WASHINGTON (Reuters) - President-elect Barack Obama’s choice for attorney general broke with the Bush administration to call waterboarding “torture” and vowed to fight financial fraud at his Senate confirmation hearing on Thursday.
Eric Holder also addressed a major criticism by Republicans and acknowledged that he had erred when, as a deputy attorney general, he supporting a pardon by former President Bill Clinton for a fugitive financier, Marc Rich.
He pledged that the Guantanamo prison for foreign terrorism suspects, opened after the September 11 attacks and denounced internationally by human rights groups, would be closed but said it would take longer than some hope.
Republicans had been expected to make Holder’s confirmation one of the most contentious of any of Obama’s nominations, partly because of the Rich pardon issue. But the 57-year-old Holder, who would be the first African-American U.S. attorney general, appeared almost certain to win approval in the Democrat-controlled Senate.
With Obama to be sworn in as president on Tuesday, Judiciary Committee Chairman Patrick Leahy urged Holder’s quick confirmation in view of the attorney general’s key role in national security and prosecution of financial crimes.
“The responsibilities of the attorney general of the United States are too important to have this appointment delayed by partisan bickering,” Leahy, a Democrat, said.
Holder said in his opening statement that the Justice Department, “must wage an aggressive effort against financial fraud and market manipulation. As taxpayers are asked to rescue large segments of our economy, they have a right to demand accountability for wrongdoing.” He also pledged tough enforcement of antitrust laws.
Holder said he would fight terrorism “with every available tool,” as well as protect public safety and civil rights.
Questioned by Leahy about waterboarding, Holder said, “I agree with you, Mr. Chairman, that waterboarding is torture.”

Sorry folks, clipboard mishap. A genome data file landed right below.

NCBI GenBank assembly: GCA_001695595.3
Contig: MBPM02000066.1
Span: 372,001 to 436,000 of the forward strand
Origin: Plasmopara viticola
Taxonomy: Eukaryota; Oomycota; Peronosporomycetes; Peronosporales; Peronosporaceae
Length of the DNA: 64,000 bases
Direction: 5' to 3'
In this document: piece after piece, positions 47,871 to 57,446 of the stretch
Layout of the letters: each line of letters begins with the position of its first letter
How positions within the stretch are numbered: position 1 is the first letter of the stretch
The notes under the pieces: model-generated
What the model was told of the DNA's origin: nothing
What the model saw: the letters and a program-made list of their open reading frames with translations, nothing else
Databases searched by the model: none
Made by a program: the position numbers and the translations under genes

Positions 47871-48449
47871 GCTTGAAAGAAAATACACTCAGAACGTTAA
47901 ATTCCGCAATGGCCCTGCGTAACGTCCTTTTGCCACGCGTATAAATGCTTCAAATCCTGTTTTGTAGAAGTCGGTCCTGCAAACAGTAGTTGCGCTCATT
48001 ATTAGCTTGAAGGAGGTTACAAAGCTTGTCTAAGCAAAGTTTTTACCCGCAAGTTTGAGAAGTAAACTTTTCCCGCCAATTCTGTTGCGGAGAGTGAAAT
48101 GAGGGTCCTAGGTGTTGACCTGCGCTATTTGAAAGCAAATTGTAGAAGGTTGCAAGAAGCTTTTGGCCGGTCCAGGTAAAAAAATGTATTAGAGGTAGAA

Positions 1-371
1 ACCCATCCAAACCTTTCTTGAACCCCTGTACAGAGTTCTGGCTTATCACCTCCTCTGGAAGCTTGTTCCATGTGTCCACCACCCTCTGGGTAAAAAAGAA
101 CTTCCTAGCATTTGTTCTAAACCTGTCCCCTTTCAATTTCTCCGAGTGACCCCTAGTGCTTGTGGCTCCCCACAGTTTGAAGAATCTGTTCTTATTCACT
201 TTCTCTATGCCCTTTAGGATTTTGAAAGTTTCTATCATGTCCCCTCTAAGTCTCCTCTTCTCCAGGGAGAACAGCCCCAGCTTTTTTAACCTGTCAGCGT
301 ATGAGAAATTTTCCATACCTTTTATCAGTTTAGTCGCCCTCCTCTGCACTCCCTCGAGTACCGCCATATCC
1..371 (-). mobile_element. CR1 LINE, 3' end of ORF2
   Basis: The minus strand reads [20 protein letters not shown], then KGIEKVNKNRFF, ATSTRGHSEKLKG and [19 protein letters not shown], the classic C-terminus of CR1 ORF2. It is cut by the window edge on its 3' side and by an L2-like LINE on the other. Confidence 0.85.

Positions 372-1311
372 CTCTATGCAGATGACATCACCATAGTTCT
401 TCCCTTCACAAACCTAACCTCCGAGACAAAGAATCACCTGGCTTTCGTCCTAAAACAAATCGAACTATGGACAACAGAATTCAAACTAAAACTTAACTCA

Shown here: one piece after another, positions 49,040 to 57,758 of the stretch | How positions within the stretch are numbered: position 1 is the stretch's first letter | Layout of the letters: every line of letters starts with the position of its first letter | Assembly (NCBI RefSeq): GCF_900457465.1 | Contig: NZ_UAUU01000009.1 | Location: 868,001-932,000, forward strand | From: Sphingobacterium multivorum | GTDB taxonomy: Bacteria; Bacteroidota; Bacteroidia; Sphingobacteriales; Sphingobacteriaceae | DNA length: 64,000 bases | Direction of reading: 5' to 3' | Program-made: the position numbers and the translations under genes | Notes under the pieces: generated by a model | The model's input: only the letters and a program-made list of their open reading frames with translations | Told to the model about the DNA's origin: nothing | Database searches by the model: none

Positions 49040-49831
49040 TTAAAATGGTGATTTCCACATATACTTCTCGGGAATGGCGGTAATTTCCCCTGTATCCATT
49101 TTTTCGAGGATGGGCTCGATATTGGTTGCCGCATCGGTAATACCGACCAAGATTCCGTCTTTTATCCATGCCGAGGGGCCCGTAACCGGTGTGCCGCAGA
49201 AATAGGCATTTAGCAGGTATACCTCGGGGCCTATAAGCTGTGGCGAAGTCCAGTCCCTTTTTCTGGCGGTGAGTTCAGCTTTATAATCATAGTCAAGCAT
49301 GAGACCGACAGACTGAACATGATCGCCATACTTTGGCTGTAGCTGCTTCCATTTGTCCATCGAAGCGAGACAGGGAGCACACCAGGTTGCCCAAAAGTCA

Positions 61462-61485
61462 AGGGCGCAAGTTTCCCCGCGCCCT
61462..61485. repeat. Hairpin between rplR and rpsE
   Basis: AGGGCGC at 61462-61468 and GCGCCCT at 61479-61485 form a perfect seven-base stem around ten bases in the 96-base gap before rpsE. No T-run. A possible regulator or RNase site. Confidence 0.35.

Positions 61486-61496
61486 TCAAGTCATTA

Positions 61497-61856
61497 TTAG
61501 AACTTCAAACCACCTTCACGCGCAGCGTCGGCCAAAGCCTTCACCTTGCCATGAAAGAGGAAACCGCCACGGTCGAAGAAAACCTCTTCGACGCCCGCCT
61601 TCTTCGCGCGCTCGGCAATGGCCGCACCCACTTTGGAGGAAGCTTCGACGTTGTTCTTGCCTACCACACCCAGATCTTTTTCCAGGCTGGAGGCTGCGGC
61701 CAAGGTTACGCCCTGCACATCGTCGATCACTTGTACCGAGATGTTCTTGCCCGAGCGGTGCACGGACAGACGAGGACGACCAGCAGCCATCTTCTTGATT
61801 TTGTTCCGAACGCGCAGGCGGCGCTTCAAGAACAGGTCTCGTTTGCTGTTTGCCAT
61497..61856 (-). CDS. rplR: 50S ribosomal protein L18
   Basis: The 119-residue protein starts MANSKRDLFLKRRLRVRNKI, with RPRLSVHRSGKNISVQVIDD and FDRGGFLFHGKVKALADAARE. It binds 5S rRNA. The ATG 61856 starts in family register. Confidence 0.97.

President George W. Bush insists that his administration has not tortured people, but the CIA has acknowledged using waterboarding, which is widely condemned internationally, in at least three cases of interrogating terrorism suspects.
CIA officials said the agency acted within the law, using Justice Department advice.
Bush’s current attorney general, Michael Mukasey, riled Democrats and some fellow Republicans when he repeatedly refused to answer whether he considered waterboarding to be torture during his 2007 confirmation hearing.
Holder said he would ensure that interrogations were within international treaty obligations and effective.
Holder’s comments signaled that Obama’s Justice Department would not tolerate waterboarding. Yet it remained unclear if Holder would seek to prosecute past instances.
He said the Guantanamo prison “will be closed,” but there were difficulties in deciding what to do with inmates who cannot be tried for crimes but are known to be dangerous, and it could take time to come up with a system. “It will be seen as fair,” he said.
Leahy and Republicans questioned Holder about the Rich pardon, which some critics have said showed he may be subject to political calculations as attorney general.
“I will be a better attorney general, having the Marc Rich experience,” Holder said. He acknowledged was unaware at the time of elements of Rich’s full record.
The committee’s ranking Republican, Sen. Arlen Specter of Pennsylvania, noted that unlike many other presidential appointments, “the attorney general has an independent duty to the people.”
The comments put Holder and the incoming Obama administration on notice that Republicans would be watchful.
Former Attorney General Alberto Gonzales, a Bush appointee, resigned in 2007 amid charges he had allowed the department to become politicized.
“I will be an independent attorney general, I will be the people’s lawyer,” Holder said.
Specter also said the Justice Department should review its policy of fines for financial crimes. “When contrasted with the fraud, it’s insufficient,” he said.
(Additional reporting by Thomas Ferraro)
Editing by David Storey